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Until now every tutorial I've seen about linear cryptanalysis, is written on the basis that we have all possible inputs/outputs. Is that a condition? And if not, how many should we have as a minimum?

I also noticed that the idea is to find a key that would work for every possible combination. So, when it comes to block ciphers that could be cracked using linear cryptanalysis, is there always a key that could work for every possible input/output?

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  • $\begingroup$ Unclear. All possible inputs/outputs of what? Sbox? $\endgroup$ – kodlu Apr 9 '18 at 22:04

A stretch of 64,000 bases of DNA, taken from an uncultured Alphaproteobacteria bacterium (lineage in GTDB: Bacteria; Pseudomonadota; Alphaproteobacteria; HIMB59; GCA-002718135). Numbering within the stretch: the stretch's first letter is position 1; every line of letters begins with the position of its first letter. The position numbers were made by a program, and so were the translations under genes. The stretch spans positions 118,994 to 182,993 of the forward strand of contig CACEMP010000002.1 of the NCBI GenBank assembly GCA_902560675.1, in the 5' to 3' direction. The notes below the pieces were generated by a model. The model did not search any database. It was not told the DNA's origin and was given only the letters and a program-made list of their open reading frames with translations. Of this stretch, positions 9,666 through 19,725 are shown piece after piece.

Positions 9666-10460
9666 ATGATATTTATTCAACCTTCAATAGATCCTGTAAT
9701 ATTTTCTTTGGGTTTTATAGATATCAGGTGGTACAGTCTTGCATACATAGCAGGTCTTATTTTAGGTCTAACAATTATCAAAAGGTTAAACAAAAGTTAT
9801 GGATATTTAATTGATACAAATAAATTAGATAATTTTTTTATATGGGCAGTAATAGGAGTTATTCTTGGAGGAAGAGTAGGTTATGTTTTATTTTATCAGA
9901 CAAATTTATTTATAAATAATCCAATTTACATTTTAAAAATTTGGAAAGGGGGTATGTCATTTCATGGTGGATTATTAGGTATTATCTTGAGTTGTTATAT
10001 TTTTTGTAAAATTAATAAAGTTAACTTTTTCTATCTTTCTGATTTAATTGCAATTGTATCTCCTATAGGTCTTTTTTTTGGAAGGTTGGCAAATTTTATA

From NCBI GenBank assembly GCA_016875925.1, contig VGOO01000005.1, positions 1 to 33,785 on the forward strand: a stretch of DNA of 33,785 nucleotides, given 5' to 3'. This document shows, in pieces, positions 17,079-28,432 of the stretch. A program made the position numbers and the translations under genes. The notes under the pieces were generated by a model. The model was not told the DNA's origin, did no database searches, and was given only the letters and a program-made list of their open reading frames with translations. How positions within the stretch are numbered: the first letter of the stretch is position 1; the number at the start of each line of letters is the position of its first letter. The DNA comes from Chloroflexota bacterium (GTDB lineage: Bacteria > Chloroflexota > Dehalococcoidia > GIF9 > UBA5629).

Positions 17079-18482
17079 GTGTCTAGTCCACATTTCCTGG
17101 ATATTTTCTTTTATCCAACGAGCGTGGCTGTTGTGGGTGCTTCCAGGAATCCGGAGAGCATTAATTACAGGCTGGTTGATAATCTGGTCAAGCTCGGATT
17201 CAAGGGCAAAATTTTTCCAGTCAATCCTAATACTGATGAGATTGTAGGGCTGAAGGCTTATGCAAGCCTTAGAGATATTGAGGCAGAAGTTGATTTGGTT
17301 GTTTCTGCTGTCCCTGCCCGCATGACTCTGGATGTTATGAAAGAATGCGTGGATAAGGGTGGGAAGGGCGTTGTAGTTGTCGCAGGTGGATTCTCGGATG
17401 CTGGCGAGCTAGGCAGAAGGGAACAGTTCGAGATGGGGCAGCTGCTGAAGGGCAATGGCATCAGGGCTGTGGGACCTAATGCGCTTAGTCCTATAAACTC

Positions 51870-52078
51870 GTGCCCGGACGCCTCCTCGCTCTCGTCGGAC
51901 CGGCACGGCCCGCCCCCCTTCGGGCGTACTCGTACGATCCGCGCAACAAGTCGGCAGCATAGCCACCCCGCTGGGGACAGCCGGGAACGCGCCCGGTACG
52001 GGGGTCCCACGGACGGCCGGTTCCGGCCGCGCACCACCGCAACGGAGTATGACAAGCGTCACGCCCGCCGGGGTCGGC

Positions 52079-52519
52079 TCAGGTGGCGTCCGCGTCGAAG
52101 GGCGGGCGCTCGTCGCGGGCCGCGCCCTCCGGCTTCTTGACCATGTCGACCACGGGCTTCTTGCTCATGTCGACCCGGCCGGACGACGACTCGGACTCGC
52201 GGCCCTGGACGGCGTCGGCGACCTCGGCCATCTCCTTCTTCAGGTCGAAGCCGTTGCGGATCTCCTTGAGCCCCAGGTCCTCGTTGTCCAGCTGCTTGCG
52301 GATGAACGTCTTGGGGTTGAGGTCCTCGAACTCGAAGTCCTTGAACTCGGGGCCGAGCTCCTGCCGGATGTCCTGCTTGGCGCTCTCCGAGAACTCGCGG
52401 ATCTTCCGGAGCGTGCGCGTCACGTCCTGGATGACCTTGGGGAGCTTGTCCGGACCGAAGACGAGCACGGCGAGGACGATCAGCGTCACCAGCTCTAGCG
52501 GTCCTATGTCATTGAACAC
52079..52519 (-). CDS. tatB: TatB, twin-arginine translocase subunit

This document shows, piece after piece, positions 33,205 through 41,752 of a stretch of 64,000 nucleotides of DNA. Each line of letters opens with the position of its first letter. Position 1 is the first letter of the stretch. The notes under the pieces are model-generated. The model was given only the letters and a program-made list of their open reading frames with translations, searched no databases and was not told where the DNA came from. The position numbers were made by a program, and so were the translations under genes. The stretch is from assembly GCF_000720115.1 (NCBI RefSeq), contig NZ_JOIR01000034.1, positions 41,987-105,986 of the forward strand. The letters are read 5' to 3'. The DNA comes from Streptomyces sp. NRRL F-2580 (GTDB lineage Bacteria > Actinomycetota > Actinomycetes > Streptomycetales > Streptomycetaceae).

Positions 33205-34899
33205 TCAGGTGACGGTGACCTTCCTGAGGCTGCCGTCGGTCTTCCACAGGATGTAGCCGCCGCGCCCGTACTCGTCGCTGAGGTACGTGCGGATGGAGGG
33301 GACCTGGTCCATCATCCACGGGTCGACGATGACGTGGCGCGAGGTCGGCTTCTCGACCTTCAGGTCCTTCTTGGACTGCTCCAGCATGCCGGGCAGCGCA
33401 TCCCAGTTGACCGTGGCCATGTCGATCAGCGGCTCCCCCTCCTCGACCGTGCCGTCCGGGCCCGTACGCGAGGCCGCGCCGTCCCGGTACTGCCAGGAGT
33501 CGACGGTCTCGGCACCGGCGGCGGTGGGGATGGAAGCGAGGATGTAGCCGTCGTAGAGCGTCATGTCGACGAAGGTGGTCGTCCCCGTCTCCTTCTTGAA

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Regarding your first question, we assume (for known plaintext attacks such as Linear cryptanalysis) that we can obtain a large number of inputs and the corresponding outputs under the unknown key. The goal of designing a good linear attack is to find a biased linear approximation to the cipher to minimize how many input/output pairs we need. But we shouldn't need all input/output pairs, since that would turn into a brute force codebook(dictionary) attack. Matsui's Linear cryptanalysis attack on DES needs only $\approx 2^{42}$ of the $2^{64}$ possible input output pairs.

Addressing your second question "..when it comes to block ciphers that could be cracked using linear cryptanalysis, is there always a key that could work for every possible input/output?":

Any block cipher defines a unique invertible mapping between the input and output spaces, say both are $\{0,1\}^n,$ given any fixed key, so the answer is yes, absolutely.

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